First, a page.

The office was redder than the rest of the building.
One of the ugly modern staircases.
This is what the complex looks like today to the bare eye. Dull, monochrome, quiet.
A damaged roof channeled rain onto the adobe walls, cutting them in half. In the distance, a preserved house and the ruins of the Colmor School.
I can confirm the existence of the long-rumored Federal Rectangle Research Institute labs.
This room on the top floor of one of the oldest buildings has seemingly not changed since it was adapted for employee use. Some sections of the hospital were adapted for staff to live in. Paying Patient Ward–where capable patients were separated from wards of the state.
In the middle of the foundry, an office is untouched by scrappers, legal and not. Inside, warnings and catalogs for machines that are gone, obsolete, and melted down.
In an old ward, two men would have shared this room.
Catwalk crating, welded over the yard crane operator cab’s windows.
The power gauge showed… broken.
The barracks are being reclaimed by nature.
After crushing, these machines would float lighter material to the surface of the water, where it would be skimmed and discarded. Gold and silver laden stone would sink to the bottom, where it was collected for the next stage of processing. Leica/Summilux 35/Ektar 100
The seminal architectural feature of the old hospital–the parts built by Illinois Central Railroad–was this staircase. Wide and graceful, adorned with paint chips and fire extinguishers, and leading from offices to surgical suites to the cafeteria.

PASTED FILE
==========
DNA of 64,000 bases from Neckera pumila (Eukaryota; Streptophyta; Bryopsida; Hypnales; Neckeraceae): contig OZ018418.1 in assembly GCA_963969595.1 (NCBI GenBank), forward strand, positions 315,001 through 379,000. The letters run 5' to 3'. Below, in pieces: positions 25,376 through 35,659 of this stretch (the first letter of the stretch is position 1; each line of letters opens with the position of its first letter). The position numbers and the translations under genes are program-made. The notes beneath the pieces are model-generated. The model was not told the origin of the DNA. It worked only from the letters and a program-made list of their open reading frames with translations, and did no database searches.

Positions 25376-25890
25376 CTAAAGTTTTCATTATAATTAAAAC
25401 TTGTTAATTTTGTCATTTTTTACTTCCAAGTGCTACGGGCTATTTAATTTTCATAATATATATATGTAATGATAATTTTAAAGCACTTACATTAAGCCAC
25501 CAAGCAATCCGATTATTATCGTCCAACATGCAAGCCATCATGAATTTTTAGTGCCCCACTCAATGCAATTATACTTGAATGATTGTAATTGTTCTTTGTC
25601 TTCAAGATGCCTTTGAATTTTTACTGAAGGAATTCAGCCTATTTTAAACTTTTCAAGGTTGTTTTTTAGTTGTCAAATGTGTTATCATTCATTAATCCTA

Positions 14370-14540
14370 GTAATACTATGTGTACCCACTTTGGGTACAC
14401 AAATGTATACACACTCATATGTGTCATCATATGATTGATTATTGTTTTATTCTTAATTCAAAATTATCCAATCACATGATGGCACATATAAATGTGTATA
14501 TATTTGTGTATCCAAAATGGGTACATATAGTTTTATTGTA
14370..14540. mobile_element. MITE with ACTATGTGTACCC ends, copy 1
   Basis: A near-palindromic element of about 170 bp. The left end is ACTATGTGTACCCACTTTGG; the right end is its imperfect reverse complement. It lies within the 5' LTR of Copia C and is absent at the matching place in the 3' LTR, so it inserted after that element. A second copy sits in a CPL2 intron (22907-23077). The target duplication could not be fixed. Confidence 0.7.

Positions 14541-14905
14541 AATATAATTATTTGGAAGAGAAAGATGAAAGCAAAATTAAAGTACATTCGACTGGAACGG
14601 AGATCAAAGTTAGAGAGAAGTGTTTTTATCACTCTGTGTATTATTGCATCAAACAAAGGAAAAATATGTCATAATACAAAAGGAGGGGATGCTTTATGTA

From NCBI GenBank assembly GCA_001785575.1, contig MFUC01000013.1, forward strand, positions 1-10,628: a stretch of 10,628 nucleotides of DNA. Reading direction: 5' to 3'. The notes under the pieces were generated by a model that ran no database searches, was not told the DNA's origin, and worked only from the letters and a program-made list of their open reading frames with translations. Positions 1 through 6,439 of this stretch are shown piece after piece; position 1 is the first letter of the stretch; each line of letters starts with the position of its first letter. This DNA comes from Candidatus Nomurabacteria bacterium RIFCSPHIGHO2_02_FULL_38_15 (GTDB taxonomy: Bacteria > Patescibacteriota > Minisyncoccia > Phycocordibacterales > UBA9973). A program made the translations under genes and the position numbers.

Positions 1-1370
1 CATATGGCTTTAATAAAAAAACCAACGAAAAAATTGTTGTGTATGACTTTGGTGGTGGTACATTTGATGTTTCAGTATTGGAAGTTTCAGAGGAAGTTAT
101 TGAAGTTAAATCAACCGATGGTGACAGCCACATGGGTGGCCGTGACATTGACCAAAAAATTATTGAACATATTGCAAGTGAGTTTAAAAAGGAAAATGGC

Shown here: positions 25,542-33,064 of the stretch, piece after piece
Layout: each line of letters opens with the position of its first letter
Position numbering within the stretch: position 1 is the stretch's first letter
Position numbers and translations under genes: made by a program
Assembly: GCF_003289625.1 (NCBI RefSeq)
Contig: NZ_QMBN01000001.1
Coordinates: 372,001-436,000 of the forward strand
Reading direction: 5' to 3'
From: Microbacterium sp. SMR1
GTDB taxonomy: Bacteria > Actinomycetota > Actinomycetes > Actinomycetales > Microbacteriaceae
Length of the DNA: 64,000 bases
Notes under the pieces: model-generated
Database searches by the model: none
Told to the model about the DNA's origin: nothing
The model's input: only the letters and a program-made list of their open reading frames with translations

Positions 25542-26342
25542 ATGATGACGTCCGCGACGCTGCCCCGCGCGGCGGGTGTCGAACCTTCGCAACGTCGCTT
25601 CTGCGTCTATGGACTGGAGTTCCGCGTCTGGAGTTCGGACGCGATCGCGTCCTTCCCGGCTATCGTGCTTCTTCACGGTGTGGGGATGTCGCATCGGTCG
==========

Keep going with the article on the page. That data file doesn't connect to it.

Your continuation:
A rusting disconnect gangway. The smokestack is for a boiler, if I recall.
While squatting in the power plant a very powerful storm moved over unforgettable, throwing blasts of lightning across the countryside. The plant got a direct hit, in fact, and the sound of the boom reverberating through the turbine hall is something unforgettable.
…somebody get the number of that truck! Near the Day Rooms in the Paying Patient ward.
West Elevation of the Depot. Ektar 100/Mamiya 6
One of the few windows that escaped steel plating the last time the hospital was sealed tight to let nature roam within.
A window for light and air pokes above the big arch in the hallway. Most of the interior ceilings were broad brick archways.
Between two brick buildings is a metal one with many windows set into it. Having been in many mills of similar design, I conjecture that this was the milling building, where machines ground the corn before it was boiled.
Above my head while taking this picture was the seal of the Department of the Interior.
Peering through the glass in the Hoist Operator’s cab, stained with graffiti. The cable and reels can be seen through the glass… these are now gone.